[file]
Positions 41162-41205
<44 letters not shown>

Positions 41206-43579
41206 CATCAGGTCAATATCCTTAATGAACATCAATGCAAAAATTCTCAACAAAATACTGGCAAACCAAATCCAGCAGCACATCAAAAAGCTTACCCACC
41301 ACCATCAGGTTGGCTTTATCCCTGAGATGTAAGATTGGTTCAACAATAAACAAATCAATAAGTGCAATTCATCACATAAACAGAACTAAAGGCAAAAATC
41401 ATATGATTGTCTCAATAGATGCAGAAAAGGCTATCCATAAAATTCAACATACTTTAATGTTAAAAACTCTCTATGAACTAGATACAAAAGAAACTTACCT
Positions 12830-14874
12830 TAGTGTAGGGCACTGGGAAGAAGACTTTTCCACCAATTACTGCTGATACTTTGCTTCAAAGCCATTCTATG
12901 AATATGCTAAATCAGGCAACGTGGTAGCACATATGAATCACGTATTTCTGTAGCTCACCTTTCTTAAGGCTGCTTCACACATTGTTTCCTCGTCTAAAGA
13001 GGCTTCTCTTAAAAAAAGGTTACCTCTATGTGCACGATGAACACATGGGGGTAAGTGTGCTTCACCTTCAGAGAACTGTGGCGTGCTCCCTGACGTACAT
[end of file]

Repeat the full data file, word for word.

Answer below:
Positions 41162-41205
<44 letters not shown>

Positions 41206-43579
41206 CATCAGGTCAATATCCTTAATGAACATCAATGCAAAAATTCTCAACAAAATACTGGCAAACCAAATCCAGCAGCACATCAAAAAGCTTACCCACC
41301 ACCATCAGGTTGGCTTTATCCCTGAGATGTAAGATTGGTTCAACAATAAACAAATCAATAAGTGCAATTCATCACATAAACAGAACTAAAGGCAAAAATC
41401 ATATGATTGTCTCAATAGATGCAGAAAAGGCTATCCATAAAATTCAACATACTTTAATGTTAAAAACTCTCTATGAACTAGATACAAAAGAAACTTACCT
Positions 12830-14874
12830 TAGTGTAGGGCACTGGGAAGAAGACTTTTCCACCAATTACTGCTGATACTTTGCTTCAAAGCCATTCTATG
12901 AATATGCTAAATCAGGCAACGTGGTAGCACATATGAATCACGTATTTCTGTAGCTCACCTTTCTTAAGGCTGCTTCACACATTGTTTCCTCGTCTAAAGA
13001 GGCTTCTCTTAAAAAAAGGTTACCTCTATGTGCACGATGAACACATGGGGGTAAGTGTGCTTCACCTTCAGAGAACTGTGGCGTGCTCCCTGACGTACAT